Department of Sociology and Anthropology
Faculty of Social Sciences
"The bed is too short to stretch out on"1 – The struggle over pasture lands in the Jordan Valley
In arid environments all over the world, shepherds must cope with dwindling grazing areas due to climate change and other anthropogenic reasons for land fragmentation. The Middle East is no exception. Shepherds in the Jordan Valley - غور الأردن struggle not only with rapid changes and shrinkage of their land, but also with the ability to hold on to their rights and work their land. Area C in the Jordan Valley is home to a population of about 8,000 Palestinians living in few dozen shepherds' communities. These people are forced to cope with threats to their livelihood on a daily basis, and they are at the core of my research.
The Occupied Palestinian Territories (OPT), which this study focuses upon, has experienced unrest since the Six Day War of 1967. Starting in 2016, we have been witnessing a surge of newly established illegal (even according to Israeli right-wing standards) outposts; these are inhabited by ideological settlers who are often hostile to the Palestinian shepherds (PS). Some Jewish settlers have cattle or sheep herds of their own, and they use their livestock as a tool for taking over the land. With no governmental support due to their unique status as Palestinian civilians under Israeli (IDF) control, PS have been turning to Israeli left-wing activists for legal and humanitarian aid.
Pastoral livelihood is a classic topic in social anthropology, and therefore the literature in this area is vast. Numerous studies describing and theorizing about life in the physical, juridical and symbolic margins of the state - including pastoral communities – have also been elaborated upon. This research aspires to be part of the long tradition of pastoral anthropology. It not only expands upon the margins of the state perspective, but also offers a glimpse at the visual and material aspects of this domain. In this scenario, the struggle is formed by the land, and the land is formed by the struggle.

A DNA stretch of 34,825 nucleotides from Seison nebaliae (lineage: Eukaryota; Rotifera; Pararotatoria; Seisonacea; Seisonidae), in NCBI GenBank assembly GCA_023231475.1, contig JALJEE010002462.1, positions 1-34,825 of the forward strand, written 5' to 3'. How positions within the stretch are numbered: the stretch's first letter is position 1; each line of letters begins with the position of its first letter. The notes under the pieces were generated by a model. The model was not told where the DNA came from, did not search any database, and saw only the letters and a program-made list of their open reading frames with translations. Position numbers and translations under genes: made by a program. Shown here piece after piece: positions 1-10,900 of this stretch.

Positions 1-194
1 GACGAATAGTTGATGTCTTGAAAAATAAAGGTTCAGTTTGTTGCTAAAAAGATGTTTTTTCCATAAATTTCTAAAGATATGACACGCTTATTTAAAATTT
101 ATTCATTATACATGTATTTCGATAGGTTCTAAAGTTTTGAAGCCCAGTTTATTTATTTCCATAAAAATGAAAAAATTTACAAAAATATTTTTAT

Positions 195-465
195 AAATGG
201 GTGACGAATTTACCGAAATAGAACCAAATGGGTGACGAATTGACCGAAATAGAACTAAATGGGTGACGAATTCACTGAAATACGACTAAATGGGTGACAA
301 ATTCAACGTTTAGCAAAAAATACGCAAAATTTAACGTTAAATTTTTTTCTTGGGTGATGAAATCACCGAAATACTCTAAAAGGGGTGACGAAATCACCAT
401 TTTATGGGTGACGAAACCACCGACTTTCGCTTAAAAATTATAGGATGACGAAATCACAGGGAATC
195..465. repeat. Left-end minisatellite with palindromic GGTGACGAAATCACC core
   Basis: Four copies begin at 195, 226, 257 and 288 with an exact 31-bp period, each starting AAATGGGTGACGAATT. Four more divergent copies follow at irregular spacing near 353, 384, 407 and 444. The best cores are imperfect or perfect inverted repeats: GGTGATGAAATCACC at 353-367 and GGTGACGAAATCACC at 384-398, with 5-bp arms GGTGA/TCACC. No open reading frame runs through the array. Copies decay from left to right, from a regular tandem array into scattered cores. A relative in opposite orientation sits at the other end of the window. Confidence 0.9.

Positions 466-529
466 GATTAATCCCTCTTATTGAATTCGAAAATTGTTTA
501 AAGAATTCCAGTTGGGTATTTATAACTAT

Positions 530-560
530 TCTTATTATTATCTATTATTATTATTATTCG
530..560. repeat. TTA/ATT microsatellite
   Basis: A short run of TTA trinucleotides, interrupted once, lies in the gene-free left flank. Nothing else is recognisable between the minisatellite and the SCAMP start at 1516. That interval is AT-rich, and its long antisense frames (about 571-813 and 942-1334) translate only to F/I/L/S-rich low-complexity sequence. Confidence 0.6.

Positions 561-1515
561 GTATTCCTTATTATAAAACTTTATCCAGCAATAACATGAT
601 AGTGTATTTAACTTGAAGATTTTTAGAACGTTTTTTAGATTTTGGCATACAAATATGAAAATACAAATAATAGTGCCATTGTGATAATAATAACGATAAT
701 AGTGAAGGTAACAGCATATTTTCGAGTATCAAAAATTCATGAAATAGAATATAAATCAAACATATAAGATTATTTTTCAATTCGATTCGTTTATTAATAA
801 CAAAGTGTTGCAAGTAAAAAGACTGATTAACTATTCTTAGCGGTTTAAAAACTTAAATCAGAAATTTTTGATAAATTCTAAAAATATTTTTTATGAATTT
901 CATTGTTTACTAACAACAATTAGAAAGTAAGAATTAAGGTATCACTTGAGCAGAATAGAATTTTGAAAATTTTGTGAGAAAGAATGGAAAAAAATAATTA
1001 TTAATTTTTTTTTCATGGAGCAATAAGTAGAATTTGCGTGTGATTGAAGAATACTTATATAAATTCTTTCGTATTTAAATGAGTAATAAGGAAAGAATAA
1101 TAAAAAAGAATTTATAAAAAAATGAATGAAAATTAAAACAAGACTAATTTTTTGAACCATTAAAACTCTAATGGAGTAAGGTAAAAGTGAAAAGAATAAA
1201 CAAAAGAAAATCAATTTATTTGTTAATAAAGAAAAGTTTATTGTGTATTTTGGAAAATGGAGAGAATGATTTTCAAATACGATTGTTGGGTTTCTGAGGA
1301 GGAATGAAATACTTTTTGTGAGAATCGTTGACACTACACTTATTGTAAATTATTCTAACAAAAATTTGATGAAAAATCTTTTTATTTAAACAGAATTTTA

I combine theories of the margins of the state (Rabinowitz, 2001; Asad, 2004; Das, 2004; Poole, 2004), theories of activism and performance (Geertz, 1973; Goffman, 1989; Schechner, 2017), and the "anthropology of lines" (Ingold, 2010; 2015; 2016), together with analysis of the landscape as a text (Lefebvre, 1991; Duncan, 2005) to tell the story of the struggling marginalized community of PS as part of the physical environment.
One of the characteristics of the margins of the state is the illegibility of the law. In this ethnographic project, I demonstrate how their struggle is being written on the land and how legible it is.
Supervisor: Prof. Dan Rabinowitz
 Isaiah 28:20.